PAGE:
On the personal website of Josh McDowell, an American evangelical Christian apologist, there is a very interesting post about an event called "Discover the Evidence," which took place on 5-6 December 2013. At this event, it is said that "each attendee actually participated in the extraction of papyri fragments [sic] from ancient artifacts. This had never been attempted with such a large group before. That was historic!" [NOTE: This quote has since been revised on Josh McDowell's site to the following: "We watched as papyri were carefully extracted from ancient artifacts. That was historic!"] The artifacts may be part of the collections amassed by Carroll, who was a main speaker at this event, since his bio at the bottom of McDowell's article states that "he and his wife have established both the Scott Carroll Manuscripts & Rare Books and a non-profit – The Manuscript Research Group, which provides access to scholars who identify and prepare for publication cuneiform tablets, papyri, Dead Sea Scrolls, biblical manuscripts and Torahs of enormous significance." So, apparently Carroll has now branched off from the Green Collection and Hobby Lobby to create his own collections under the auspices of the "Scott Carroll Manuscripts and Rare Books" and "The Manuscript Research Group." I am very interested in learning more about Carroll's organizations and the "Discover the Evidence" event and what took place there. What did the "extraction of papyri fragments [sic] from ancient artifacts" actually involve? Extraction from what? And why were (non-specialist?) attendees given hands-on access to unpublished artifacts? The article also mentions that "over 50 papyri fragments out of nearly 200 papyri that were discovered have been identified." 200 papyri? Where were they "discovered?" What is their provenance? Were these purchased by/via Shipman?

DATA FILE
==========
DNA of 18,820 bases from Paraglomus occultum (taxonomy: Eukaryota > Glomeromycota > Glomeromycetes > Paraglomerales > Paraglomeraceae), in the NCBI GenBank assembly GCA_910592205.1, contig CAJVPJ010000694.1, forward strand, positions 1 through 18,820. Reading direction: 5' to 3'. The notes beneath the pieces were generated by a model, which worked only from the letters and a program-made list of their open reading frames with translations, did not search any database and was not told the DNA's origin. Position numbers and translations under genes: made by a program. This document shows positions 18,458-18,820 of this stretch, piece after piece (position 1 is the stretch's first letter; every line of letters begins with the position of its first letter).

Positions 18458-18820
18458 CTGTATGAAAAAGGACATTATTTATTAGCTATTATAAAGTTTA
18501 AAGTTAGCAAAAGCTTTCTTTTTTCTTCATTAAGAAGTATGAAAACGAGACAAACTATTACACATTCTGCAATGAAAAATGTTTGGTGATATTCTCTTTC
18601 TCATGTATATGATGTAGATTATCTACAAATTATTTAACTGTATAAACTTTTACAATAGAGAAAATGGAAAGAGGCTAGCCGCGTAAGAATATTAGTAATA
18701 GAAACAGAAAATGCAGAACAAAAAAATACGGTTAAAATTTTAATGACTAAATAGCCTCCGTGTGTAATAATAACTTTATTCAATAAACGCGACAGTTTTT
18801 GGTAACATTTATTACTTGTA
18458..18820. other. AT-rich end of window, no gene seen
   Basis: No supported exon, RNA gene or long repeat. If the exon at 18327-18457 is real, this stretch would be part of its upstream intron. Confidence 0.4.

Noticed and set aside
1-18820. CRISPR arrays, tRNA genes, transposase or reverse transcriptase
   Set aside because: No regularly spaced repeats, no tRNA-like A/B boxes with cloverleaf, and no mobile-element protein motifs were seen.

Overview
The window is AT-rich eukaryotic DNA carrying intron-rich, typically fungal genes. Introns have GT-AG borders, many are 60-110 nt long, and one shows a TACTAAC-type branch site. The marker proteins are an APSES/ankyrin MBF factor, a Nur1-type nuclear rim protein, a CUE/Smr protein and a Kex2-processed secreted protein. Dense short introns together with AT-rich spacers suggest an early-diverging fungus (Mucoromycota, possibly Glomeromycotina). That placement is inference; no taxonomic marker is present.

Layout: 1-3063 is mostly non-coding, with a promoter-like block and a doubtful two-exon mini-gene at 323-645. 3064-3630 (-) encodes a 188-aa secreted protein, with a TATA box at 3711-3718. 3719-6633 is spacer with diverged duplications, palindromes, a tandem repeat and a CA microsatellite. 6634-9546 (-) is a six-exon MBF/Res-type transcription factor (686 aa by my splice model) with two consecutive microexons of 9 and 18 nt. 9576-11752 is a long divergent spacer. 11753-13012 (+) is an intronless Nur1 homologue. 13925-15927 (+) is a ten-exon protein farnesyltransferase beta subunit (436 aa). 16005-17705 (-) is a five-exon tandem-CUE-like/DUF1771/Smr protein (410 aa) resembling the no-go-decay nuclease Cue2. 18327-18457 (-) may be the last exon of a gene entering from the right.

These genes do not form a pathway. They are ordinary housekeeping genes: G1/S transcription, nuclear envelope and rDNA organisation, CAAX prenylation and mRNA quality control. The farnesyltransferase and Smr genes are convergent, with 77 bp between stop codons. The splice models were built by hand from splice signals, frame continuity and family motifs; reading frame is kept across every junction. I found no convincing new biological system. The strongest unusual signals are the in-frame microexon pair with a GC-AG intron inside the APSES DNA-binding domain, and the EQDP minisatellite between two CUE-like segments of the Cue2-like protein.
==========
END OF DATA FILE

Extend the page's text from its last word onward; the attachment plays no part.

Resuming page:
From all the videos and articles about the Green Collection (see, for example, this video featuring Carroll), it is clear that the antiquities are being used for apologetic purposes. Consider McDowell's statement about how the new manuscript "discoveries" will be used in this regard:
"These biblical manuscript fragments will be used of God to bring many young people to Christ. I plan to take these manuscripts, scrolls and masks with me as part of the Heroic Truth Experience to help provide an “a-ha” experience for young people and their parents, providing hands-on exposure to ancient evidence for the historical reliability of Scripture. Pray with me that these discoveries will be blessed of God to bring people to Christ and ground believers in the true faith so they can “give an answer to everyone who asks you to give the reason for the hope that you have [in Christ]” (1 Peter 3:15, NIV). It will take several years to publish all these discoveries. We still have about 40 manuscripts to identify, who knows what else we will find?"